Pinnacle serves five levels of athletes, starting with 3-5-year-olds all the way up to aspiring college, world team and Olympic wrestlers.

“We probably have about 450 kids who come through our door on a yearly basis," said Lawrence. “On a weekly basis we have about 140 high school kids."

Credit: KARE 11
Wrestlers practice at Pinnacle Wrestling School in 2013.

Needless to say, Pinnacle’s success has not gone unnoticed. Each summer a group of Pinnacle wrestlers travel to places like Ohio and Oklahoma to test themselves against other elite wrestlers at major college facilities, in front of college coaches from around the country.

“Basically, it started with us and the state of Oklahoma bringing in their best youth kids together so we can train together," explained Lawrence. “But then, some kids from Kansas come, some kids from Colorado come, some kids from Missouri come, and it’s turned into the best-of-the-best, and we just go there and we essentially turn them loose."

This all takes place at Oklahoma State University, meaning the wrestlers get a lot of publicity, Lawrence said. 

"We [also] go to Ohio and a bunch of different places and college coaches have a chance to see these kids, and Becker is like 'I understand what you’re doing but that doesn’t mean that I have to like it,'" Lawrence said.

“Becker” is Lawrence’s former teammate and lifelong friend Luke Becker, assistant head coach at Lawrence and Paulson’s alma mater, the University of Minnesota. Lawrence estimates 15 of the 28 current Gophers are Pinnacle products.

“These guys are our friends, (U of M Head Wrestling Coach Brandon) Eggum and Becker, they’re friends of ours but we also have guys that it doesn’t work to go to the ‘U’, so that’s hard," said Paulson. "They think that all the guys should go there...they want our best guys and sometimes that’s not the best place for them."

What’s surprising about the Pinnacle approach is that despite having “Love the Fight” as their motto (and a lot of success on the mat) Pinnacle’s founding partners want to be clear that their program is not outcome-based.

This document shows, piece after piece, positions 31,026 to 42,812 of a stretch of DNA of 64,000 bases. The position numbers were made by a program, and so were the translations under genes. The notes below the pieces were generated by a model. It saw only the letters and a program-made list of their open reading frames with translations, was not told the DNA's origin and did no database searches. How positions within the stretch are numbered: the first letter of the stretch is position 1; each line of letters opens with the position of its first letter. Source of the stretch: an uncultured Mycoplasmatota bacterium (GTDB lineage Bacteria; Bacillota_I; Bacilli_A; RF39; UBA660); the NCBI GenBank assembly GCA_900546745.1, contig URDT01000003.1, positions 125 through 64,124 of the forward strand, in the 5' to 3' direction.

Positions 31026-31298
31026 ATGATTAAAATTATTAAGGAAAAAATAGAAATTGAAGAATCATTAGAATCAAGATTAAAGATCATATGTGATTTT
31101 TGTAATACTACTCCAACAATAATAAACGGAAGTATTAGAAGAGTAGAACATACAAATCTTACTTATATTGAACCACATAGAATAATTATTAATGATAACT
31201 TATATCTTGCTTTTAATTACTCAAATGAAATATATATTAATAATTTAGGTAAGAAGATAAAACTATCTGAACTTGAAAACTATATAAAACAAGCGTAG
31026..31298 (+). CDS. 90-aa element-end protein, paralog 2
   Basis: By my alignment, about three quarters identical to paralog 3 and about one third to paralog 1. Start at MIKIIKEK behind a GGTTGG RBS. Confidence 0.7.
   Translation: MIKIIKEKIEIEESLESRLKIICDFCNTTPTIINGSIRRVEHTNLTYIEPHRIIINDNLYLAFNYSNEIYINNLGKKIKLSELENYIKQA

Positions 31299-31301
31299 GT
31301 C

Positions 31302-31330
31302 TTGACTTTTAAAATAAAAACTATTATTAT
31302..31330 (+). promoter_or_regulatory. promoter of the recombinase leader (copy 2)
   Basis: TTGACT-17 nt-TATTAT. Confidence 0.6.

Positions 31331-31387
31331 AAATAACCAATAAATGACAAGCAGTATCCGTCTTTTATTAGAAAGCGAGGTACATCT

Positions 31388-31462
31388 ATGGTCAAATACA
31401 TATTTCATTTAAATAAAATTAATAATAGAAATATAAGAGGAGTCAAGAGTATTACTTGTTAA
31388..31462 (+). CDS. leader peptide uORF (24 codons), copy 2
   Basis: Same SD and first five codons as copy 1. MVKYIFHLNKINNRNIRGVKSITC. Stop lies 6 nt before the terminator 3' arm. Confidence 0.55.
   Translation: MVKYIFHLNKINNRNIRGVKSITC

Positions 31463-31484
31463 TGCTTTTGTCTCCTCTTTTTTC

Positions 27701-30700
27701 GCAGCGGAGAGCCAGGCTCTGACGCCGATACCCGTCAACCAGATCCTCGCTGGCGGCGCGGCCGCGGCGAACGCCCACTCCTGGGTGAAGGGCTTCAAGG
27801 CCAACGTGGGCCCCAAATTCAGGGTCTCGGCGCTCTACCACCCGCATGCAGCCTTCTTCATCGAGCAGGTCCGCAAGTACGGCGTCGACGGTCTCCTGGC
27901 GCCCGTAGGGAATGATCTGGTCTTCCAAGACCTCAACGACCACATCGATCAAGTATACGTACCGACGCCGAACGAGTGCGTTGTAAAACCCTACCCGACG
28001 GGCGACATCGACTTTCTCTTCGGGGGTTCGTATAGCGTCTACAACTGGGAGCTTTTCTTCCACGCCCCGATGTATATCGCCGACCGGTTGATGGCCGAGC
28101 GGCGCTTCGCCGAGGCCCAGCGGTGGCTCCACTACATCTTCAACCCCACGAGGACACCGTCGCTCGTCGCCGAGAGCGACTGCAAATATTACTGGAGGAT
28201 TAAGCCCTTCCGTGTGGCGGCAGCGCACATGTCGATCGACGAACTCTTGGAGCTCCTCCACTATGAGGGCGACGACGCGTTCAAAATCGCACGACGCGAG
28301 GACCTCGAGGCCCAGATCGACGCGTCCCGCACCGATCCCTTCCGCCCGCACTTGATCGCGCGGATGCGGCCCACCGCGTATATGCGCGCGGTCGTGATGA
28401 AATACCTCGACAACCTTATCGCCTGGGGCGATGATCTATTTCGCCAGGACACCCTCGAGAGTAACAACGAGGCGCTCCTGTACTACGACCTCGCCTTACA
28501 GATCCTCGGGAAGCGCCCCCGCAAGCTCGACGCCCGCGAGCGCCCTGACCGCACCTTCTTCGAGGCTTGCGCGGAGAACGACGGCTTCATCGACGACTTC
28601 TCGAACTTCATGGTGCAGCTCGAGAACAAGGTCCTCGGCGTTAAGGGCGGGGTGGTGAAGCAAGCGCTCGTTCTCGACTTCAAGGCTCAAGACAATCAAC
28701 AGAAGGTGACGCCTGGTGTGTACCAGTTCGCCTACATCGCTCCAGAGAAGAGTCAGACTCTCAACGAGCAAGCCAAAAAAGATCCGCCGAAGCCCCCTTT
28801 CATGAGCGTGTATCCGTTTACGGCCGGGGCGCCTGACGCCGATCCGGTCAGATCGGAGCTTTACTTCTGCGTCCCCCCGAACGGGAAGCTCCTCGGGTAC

“You’ve got to learn to enjoy the losses that hurt because those losses make you work harder in practice," explained Lawrence. "You need to learn to love that feeling because THAT feeling will drive you more than winning, because that’s what you’re going to go through in life. You’re going to fail in life and you’re going to have to be able to handle that, so I can either cry about it or I can move on and try to do better.”

“For some parents, you know, ‘go outside and play’ doesn’t exist anymore, so you want to find some place where you want them to learn a hard sport and dedication to a sport because there’s a lot of things you can learn from it beyond wrestling," added Paulson. 

As we head into the state high school and college-level tournaments in the next month, Lawrence and Paulson will transition (albeit briefly) from coaches to fans, often with no clear favorite to cheer for.

“The past three years at the Minnesota State High School Tournament, I bet we’ve had 10 to 12 of our guys wrestling each other in the finals and they’re not enemies," said Paulson. “These guys will wrestle in the finals of the state meet and the next week they’re practice partners and kidding around together and they’re friends, so that’s a great thing to see as well because they’re just trying to make each other better.”